iii. Potestative dependent on sole will of a party; if on part of debtor & suspensive the obligation is void. Art. 1182 Even if the condition is fulfilled, obligation is not demandable.; eg. Debtor will give creditor P10000 if debtor goes to US If potestative on the part of the creditor, obligations is valid whether condition is suspensive or resolutory- eg. Debtor is to give Creditor P10000 if creditor goes to US iv. Casual dependent upon chance or hazard, or upon the will of a third person eg. Ill give you P1000 if I will win first prize in the lotto which I bet today v. Mixed dependent partly upon chance and upon the will of one of the parties, or upon the will of a third person. Eg. I will give you P1million if you marry A. vi. With term Positive extinguished if time expires or indubitable of condition to happen Negative effective from moment of time elapsed or evident it can't happen vii. Possible and Impossible Possible- capable of being fulfilled in its nature and by law. Impossible- incapable of being fulfilled by its nature and due to operation of law. To do - both the condition and the obligation are void Not to do disregard the condition, the obligation is still valid; Condition not to do an impossible thing, deemed to have been not agreed upon. Art. 1183
(1) (2)

Impossible condition physically not feasible Illegal condition prohibited by law, good custom, public policy and morals viii. Positive and Negative Positive the condition that some event happen at a determinate time. Obligation is extinguished as soon as the time expires or it has become indubitable that the event will not take place or it has become indubitable that the event will not take place. Eg. Debtor to give creditor P1000 if Creditor will marry A on or before December 30, 2011. obligation is extinguished if creditor will not marry A on Dec 30, 2011. Negative Condition that some event will not happen at a determinate time. Oblgiation be comes effective as soos as the time indicated has elapsed or it become evident tha event will not occur. Eg. Ill give you 10000 if you have not yet married A as of Dec 30 2011. ix Divisible and Indivisible Divisible capable of partial performance, eg. A will give B 1000 if B will finish his law course and P10,000 if B pass the bar. Indivisible incapable of partial performance, eg. A will give P1million to B if B finish his law course and also top the bar. Rules on loss, impairment, improvement of the subject matter pending the happening of suspensive condition/ term (Art. 1189) Liability in Liability in case of Improvement case of Loss/ Impairme nt Indemnity & specific performance, rescission & damages damages If it improved at the expense of the debtor, he shall have no other right than that granted to the usufructuary. (art 1189)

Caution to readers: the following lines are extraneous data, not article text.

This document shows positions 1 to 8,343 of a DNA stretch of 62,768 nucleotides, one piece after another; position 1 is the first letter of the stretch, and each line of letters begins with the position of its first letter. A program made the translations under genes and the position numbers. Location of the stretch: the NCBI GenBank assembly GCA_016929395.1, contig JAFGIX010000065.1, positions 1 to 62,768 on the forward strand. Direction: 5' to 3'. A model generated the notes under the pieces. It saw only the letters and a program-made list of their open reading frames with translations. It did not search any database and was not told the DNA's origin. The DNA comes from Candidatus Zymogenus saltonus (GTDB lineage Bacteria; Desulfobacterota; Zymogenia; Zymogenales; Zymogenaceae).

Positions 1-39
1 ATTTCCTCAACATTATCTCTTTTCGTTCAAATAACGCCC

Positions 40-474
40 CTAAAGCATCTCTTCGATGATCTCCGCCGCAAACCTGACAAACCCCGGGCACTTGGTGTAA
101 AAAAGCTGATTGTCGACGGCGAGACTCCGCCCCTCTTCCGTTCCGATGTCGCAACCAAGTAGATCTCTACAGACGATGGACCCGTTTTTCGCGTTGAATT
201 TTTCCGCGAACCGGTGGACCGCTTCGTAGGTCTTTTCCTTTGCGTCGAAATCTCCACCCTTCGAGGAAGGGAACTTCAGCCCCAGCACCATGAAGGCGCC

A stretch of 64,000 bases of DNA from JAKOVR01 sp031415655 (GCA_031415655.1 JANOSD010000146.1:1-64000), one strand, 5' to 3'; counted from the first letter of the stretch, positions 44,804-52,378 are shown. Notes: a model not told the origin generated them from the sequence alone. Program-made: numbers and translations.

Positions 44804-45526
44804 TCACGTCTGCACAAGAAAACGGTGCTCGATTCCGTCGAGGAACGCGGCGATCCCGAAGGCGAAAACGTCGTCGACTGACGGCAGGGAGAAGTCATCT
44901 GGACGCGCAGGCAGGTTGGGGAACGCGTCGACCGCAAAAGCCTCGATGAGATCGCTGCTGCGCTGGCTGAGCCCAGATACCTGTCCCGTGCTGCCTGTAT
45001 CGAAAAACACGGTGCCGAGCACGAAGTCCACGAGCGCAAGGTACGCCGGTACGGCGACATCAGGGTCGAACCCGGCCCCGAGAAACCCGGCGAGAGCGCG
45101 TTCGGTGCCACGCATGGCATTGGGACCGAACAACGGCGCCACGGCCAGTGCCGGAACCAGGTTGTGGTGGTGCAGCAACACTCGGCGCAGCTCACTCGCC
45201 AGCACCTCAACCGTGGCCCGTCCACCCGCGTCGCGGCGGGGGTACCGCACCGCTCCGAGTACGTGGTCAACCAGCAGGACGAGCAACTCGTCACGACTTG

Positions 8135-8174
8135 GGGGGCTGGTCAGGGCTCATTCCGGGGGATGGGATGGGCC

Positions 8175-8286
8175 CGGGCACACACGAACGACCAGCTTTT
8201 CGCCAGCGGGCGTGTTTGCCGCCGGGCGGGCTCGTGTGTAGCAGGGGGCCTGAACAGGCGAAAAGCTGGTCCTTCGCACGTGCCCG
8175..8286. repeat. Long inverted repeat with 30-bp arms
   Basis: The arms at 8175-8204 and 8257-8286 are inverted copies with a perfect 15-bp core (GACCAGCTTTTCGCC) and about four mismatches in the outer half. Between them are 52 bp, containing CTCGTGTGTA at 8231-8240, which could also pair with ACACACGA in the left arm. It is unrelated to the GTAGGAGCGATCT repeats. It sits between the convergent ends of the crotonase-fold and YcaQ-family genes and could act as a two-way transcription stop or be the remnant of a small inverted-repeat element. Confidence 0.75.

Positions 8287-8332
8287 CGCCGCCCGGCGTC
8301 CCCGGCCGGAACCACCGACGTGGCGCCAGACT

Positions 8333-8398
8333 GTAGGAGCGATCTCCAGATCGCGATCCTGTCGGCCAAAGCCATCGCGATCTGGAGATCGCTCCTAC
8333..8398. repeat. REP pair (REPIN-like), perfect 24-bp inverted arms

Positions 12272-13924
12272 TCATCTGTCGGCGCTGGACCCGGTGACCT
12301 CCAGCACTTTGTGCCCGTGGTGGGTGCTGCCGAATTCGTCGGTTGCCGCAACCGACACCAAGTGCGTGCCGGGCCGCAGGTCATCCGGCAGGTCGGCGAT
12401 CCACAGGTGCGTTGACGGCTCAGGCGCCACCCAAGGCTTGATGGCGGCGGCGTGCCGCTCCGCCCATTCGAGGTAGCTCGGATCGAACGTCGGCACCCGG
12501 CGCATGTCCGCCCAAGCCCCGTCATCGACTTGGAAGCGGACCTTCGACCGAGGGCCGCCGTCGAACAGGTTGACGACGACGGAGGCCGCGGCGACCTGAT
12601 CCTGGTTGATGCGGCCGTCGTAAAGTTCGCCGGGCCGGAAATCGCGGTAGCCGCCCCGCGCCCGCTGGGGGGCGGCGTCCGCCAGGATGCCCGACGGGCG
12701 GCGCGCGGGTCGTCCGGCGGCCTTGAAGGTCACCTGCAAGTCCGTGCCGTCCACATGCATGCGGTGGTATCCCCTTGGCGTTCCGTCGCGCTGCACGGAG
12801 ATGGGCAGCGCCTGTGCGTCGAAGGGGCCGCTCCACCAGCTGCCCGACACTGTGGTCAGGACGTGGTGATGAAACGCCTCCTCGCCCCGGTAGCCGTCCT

w/ debtors fault or at expense of obligor/ usufructuary

w/o debtors fault or not at expense of d obligor

Extinguishe

Creditor to bear damages Creditor gets it

REQUISITES FOR THE AFOREMENTIONED RULE: 1. There is a suspensive condition 2. There is an obligation to deliver a determinate thing 3. There is loss, deterioration or improvement before the happening of the condition OBLIGATION WITH A PERIOD future & certain, past & uncertain, payable when able When stipulation says payable when able it is with a period, remedy: a) b) agreement among parties court shall fix period of payment when parties unable to agree

Kinds: a. Resolutory ( in diem ) takes effect at once but terminate upon arrival of the day certain; Day certain that which must necessarily come, although it may not be known when
b. Suspensive ( ex die ) takes effect on the day stipulated

WHEN COURTS MAY FIX PERIOD: a) art 1197


b) art 1197, 2nd paragraph c)

art 1191, 3rd paragraph

d) art 1687, 2nd, 3rd, 4th sentence

e) art 1180 WHEN DEBTOR LOSES RIGHT TO PERIOD: a. b. c. d. e. insolvency of debtor, unless security provided did not deliver security impaired security- thru fault or fortuitous event violate undertaking in consideration of extension of period attempts to abscond

(4). Facultative only one prestation has been agreed upon but another may be given in substitution Effect of loss or deterioration thru negligence, delay or fraud of obligor:
a)

of thing intended as substitute - no liability

b) of the substitute after substitution is made with liability

(5). Alternative bound by different prestations but only one is due

Right of choice: General rule: right of choice belongs to debtor a. the choice is with debtor
(1) If only 1 is left either because of fortuitous events or due to debtor's acts,

perform what is left. The effect is that the debtor loses the right of choice
(2) if the choice is limited because of the creditor's acts, the debtor has the right